Darter Of Vietnam – Anhingidae
Anhingidae, also known as darters, is a family of aquatic birds found throughout the world in tropical and subtropical regions. These birds are well-adapted to their aquatic lifestyle, with long necks, sharp bills, and webbed feet that allow them to catch fish underwater. The family includes four species of anhingas, also known as American darters, and one species of Oriental darter found in Vietnam.
The Oriental Darter (Anhinga melanogaster) is a large, dark waterbird that is found throughout Southeast Asia, including in Vietnam. It is a resident species that prefers freshwater habitats such as lakes, rivers, and swamps. The Oriental Darter has a distinctive, snake-like neck that it uses to spear fish underwater. Its bill is long and pointed, and its wings are broad and rounded. The male has a black body with white stripes on the wings, while the female is mostly brown.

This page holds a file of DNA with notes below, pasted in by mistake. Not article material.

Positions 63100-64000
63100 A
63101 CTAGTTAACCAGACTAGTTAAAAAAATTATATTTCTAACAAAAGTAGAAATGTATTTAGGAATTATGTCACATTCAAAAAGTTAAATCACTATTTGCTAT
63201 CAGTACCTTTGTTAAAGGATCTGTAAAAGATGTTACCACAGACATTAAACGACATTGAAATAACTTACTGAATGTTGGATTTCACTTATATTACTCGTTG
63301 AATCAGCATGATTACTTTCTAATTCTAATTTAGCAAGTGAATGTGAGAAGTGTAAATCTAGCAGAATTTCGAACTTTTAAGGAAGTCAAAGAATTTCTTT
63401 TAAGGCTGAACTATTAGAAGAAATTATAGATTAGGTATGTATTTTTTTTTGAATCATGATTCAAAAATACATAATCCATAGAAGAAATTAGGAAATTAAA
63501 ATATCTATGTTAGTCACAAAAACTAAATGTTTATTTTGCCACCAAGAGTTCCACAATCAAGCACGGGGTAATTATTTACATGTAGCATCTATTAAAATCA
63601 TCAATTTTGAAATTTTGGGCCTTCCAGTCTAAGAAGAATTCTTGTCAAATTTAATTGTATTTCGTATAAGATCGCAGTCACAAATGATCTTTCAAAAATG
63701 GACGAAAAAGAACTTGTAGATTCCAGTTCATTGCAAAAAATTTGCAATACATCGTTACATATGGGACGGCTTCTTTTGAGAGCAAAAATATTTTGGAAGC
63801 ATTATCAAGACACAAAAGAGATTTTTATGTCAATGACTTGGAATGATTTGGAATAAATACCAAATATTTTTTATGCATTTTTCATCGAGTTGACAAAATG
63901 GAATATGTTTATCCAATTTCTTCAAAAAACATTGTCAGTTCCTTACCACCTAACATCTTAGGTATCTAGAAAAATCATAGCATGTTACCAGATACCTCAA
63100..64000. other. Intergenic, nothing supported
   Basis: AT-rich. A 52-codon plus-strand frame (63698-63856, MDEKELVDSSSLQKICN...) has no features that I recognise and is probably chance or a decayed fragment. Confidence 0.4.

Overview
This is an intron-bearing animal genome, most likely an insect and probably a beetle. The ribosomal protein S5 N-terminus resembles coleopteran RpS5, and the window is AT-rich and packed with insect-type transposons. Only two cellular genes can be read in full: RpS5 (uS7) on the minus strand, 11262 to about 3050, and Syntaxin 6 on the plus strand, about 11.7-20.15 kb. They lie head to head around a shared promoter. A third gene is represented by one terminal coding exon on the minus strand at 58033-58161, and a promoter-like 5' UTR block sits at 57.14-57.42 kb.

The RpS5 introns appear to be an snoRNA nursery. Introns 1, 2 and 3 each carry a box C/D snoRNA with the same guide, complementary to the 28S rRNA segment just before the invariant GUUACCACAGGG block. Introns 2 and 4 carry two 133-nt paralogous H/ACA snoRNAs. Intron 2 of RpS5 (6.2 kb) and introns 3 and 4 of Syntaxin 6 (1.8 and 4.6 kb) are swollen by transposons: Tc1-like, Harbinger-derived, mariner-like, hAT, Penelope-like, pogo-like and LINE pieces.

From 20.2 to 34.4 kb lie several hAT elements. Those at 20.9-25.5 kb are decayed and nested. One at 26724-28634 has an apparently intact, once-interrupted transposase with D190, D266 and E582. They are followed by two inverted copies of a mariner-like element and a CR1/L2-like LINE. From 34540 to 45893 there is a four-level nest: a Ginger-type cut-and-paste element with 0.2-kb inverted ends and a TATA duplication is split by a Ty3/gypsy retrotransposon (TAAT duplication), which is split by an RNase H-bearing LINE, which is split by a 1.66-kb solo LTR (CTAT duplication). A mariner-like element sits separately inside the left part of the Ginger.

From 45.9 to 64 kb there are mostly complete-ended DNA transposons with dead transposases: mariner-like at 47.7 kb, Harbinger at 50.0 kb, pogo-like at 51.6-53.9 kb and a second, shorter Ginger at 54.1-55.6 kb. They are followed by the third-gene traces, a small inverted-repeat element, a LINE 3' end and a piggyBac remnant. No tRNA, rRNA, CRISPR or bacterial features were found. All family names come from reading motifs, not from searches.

The Oriental Darter is known for its unique breeding behavior. During the breeding season, males will build elaborate nests out of sticks and present them to females as part of a courtship display. Once a pair has formed, they will engage in mutual preening and bill clapping to strengthen their bond. The female will lay up to five eggs, which are incubated for around 27 days. The chicks are fed by both parents and fledge at around eight weeks of age.
Like many aquatic birds, the Oriental Darter is threatened by habitat loss and pollution. Wetland destruction and degradation, as well as water pollution from pesticides and other chemicals, are major threats to the species. In Vietnam, the Oriental Darter is protected by law and occurs in several protected areas, including national parks and nature reserves. Efforts to conserve and protect these areas are critical to ensuring the continued survival of this unique and important species.
Population IUCN status: NT (Near threatened)